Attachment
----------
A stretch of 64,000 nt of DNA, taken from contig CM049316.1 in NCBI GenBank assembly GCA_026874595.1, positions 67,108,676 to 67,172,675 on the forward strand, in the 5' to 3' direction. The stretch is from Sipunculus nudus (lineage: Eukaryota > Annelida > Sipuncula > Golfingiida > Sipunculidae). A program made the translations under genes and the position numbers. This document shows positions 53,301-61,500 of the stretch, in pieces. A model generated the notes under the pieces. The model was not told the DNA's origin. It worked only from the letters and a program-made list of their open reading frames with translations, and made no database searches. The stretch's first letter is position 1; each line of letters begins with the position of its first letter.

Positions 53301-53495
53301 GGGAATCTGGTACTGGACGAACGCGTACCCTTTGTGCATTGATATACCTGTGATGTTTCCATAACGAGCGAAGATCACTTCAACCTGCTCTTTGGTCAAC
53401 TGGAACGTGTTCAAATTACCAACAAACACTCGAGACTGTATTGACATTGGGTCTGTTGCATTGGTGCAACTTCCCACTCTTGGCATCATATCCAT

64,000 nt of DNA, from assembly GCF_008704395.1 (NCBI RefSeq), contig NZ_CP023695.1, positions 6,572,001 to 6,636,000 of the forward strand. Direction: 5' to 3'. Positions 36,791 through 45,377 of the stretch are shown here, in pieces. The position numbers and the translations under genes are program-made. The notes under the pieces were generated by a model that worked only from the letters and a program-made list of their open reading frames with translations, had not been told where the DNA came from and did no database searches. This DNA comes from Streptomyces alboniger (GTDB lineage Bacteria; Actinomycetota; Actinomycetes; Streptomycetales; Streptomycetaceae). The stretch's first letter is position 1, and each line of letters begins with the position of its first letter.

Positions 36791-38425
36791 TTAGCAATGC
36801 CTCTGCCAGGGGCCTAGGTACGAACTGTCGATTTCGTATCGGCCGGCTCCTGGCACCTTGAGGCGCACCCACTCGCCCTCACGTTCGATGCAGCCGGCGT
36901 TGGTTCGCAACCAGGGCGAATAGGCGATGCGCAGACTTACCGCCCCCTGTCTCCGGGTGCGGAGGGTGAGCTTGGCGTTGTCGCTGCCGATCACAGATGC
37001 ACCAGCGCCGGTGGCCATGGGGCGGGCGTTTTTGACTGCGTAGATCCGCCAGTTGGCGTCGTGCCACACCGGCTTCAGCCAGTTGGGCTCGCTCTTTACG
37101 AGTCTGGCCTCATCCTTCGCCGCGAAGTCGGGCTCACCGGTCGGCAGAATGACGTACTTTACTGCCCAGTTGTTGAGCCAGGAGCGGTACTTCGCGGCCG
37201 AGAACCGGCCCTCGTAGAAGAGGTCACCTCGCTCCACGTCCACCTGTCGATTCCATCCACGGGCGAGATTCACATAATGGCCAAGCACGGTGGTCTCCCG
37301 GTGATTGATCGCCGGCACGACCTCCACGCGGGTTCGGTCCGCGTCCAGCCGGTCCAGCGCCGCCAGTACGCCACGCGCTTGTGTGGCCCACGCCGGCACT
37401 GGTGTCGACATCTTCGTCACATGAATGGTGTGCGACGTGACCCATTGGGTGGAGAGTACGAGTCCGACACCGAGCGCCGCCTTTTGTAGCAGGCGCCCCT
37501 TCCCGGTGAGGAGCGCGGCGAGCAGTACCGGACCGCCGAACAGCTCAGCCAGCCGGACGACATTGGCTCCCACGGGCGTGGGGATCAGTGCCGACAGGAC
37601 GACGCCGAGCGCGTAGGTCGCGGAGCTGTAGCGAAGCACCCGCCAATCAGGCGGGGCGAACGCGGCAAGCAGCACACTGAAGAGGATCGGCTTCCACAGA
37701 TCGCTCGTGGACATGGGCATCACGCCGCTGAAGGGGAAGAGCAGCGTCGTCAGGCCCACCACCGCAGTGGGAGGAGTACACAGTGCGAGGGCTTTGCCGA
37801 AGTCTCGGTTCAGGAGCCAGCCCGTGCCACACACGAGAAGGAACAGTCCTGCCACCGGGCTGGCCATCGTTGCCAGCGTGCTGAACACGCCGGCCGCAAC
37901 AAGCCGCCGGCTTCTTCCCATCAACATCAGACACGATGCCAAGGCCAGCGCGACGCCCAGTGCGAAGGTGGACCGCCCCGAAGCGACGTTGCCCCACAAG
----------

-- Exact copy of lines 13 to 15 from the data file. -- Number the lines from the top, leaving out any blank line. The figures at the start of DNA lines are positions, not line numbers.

37301 GTGATTGATCGCCGGCACGACCTCCACGCGGGTTCGGTCCGCGTCCAGCCGGTCCAGCGCCGCCAGTACGCCACGCGCTTGTGTGGCCCACGCCGGCACT
37401 GGTGTCGACATCTTCGTCACATGAATGGTGTGCGACGTGACCCATTGGGTGGAGAGTACGAGTCCGACACCGAGCGCCGCCTTTTGTAGCAGGCGCCCCT
37501 TCCCGGTGAGGAGCGCGGCGAGCAGTACCGGACCGCCGAACAGCTCAGCCAGCCGGACGACATTGGCTCCCACGGGCGTGGGGATCAGTGCCGACAGGAC